Neglect and decay

How to look after an ageing cemetery

As early as 1876, the New Zealand Herald was reporting on the neglected state of the cemetery “threatening to become a positive scandal.”

This became a theme in news about the cemetery.

In 1909, the Auckland Star carried an article with the headlines “The Forgotten Dead. A Cemetery of Ruins. Open Vaults and Broken Coffins.” 29 July 1909

Harder, better, dearer

Some headstone materials last better than others.

The granite headstones look much newer than their dates suggest. This is because polished granite is the hardest, most impervious stone material for outdoor memorials. On the Measure of Hardness Scale (MOHS), where diamonds are rated 10, natural granite is between 6 and 7.

Marble, which was commonly used in 19th century headstones, has a MOHS rating of 3. (By comparison, hard plastic is 2.)

Marble was used because it was less expensive to cut, polish and carve with the tools of the time. Salt in the air, and hydrocarbon and sulphur dioxide pollution contribute to the decomposition of the calcite structure in marble, so it erodes much more quickly than marble.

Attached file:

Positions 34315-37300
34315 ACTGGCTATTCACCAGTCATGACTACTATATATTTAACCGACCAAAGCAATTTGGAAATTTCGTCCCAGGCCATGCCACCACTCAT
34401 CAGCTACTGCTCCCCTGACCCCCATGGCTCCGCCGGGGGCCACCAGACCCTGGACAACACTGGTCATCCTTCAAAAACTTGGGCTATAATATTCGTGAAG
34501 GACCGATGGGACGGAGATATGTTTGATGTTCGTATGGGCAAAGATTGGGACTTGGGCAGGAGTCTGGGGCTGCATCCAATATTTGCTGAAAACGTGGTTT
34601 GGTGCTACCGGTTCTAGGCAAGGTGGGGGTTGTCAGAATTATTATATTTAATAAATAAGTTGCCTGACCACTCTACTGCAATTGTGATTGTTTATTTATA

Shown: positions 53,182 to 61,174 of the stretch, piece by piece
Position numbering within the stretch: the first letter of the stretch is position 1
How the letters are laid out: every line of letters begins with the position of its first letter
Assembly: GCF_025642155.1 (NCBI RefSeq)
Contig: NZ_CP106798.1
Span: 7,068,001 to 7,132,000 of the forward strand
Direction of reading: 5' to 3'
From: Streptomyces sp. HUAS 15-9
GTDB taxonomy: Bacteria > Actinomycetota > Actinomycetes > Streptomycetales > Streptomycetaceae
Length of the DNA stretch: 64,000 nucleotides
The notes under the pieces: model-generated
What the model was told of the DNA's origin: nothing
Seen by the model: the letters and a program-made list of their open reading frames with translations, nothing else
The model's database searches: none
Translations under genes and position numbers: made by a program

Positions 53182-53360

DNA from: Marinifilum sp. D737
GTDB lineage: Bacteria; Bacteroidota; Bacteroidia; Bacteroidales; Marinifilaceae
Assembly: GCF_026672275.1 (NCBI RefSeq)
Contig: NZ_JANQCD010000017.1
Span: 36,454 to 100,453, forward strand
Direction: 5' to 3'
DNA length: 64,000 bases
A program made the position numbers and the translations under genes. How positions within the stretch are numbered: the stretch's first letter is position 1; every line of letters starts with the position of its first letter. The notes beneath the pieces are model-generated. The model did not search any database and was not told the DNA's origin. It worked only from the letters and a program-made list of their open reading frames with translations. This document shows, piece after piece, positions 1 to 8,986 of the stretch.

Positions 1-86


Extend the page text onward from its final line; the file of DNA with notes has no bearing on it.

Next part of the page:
The most eroded headstones in the cemetery are made of local sandstone. The pink headstones are of better quality Tasmanian sandstone.

The horizontal ridges on some early sandstone headstones indicated they were hand sawn.

Many early headstones, and the grave surrounds, were made of wood. These have not survived.

These lost grave markers may partly account for the fact that many more bodies were discovered than expected, when exhuming remains for the building of the motorways.

Materials for monuments

Grave robber

Pōhutukawa seeds are unusual in that they germinate best in clear, exposed spaces. So you will find tiny seedlings growing from small cracks in the concrete of memorials.

Over time, the tree will envelope its host grave, sometimes destroying the grave surrounds or headstone, with its roots.

This leads to a tricky heritage situation. Which should prevail: the old tree, or the older grave?

Trees take over

  • <p>A tiny pōhutukawa seedling takes root in a crack in a cemetery memorial.</p>
  • <p>Years later the pōhutukawa has come to dominate the grave site.</p>